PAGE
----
Vision-Aided Pedestrian Navigation for Challenging GNSS Environments
|Kustantaja||Suomen geodeettinen laitos|
|Tila||Julkaistu - 4 marraskuuta 2013|
|Nimi||Suomen geodeettisen laitoksen julkaisuja - Publications of the Finnish Geodetic Institute;151|
There is a strong need for an accurate pedestrian navigation system, functional also in GNSS challenging environments, namely urban areas and indoors, for improved safety and to enhance everyday life. Pedestrian navigation is mainly needed in these environments that are challenging for GNSS but also for other RF positioning systems and some non-RF systems such as the magnetometry used for heading due to the presence of ferrous material. Indoor and urban navigation has been an active research area for years. There is no individual system at this time that can address all needs set for pedestrian navigation in these environments, but a fused solution of different sensors can provide better accuracy, availability and continuity. Self-contained sensors, namely digital compasses for measuring heading, gyroscopes for heading changes and accelerometers for the user speed, constitute a good option for pedestrian navigation. However, their performance suffers from noise and biases that result in large position errors increasing with time. Such errors can however be mitigated using information about the user motion obtained from consecutive images taken by a camera carried by the user, provided that its position and orientation with respect to the user’s body are known. The motion of the features in the images may then be transformed into information about the user’s motion. Due to its distinctive characteristics, this vision-aiding complements other positioning technologies in order to provide better pedestrian navigation accuracy and reliability.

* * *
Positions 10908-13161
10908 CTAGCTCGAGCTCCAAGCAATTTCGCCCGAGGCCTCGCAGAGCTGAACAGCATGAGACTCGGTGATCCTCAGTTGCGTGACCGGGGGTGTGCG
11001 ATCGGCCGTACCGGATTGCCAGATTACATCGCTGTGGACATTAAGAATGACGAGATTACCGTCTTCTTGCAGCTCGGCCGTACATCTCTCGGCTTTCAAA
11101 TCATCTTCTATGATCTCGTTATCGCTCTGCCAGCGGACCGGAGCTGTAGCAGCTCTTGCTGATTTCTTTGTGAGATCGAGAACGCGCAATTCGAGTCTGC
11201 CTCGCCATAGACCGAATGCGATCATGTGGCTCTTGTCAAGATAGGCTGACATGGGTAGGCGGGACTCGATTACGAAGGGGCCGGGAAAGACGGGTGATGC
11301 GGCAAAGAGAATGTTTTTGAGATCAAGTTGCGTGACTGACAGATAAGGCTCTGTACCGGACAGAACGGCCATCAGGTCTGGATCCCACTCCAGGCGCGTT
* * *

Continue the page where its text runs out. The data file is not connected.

This thesis discusses the concepts of a visual gyroscope that provides the relative user heading and a visual odometer that provides the translation of the user between the consecutive images. Both methods use a monocular camera carried by the user. The visual gyroscope monitors the motion of virtual features, called vanishing points, arising from parallel straight lines in the scene, and from the change of their location that resolves heading, roll and pitch. The method is applicable to the human environments as the straight lines in the structures enable the vanishing point perception. For the visual odometer, the ambiguous scale arising when using the homography between consecutive images to observe the translation is solved using two different methods. First, the scale is computed using a special configuration intended for indoors. Secondly, the scale is resolved using differenced GNSS carrier phase measurements of the camera in a method aimed at urban environments, where GNSS can’t perform alone due to tall buildings blocking the required line-of-sight to four satellites. However, the use of visual perception provides position information by exploiting a minimum of two satellites and therefore the availability of navigation solution is substantially increased. Both methods are sufficiently tolerant for the challenges of visual perception in indoor and urban environments, namely low lighting and dynamic objects hindering the view. The heading and translation are further integrated with other positioning systems and a navigation solution is obtained. The performance of the proposed vision-aided navigation was tested in various environments, indoors and urban canyon environments to demonstrate its effectiveness. These experiments, although of limited durations, show that visual processing efficiently complements other positioning technologies in order to provide better pedestrian navigation accuracy and reliability.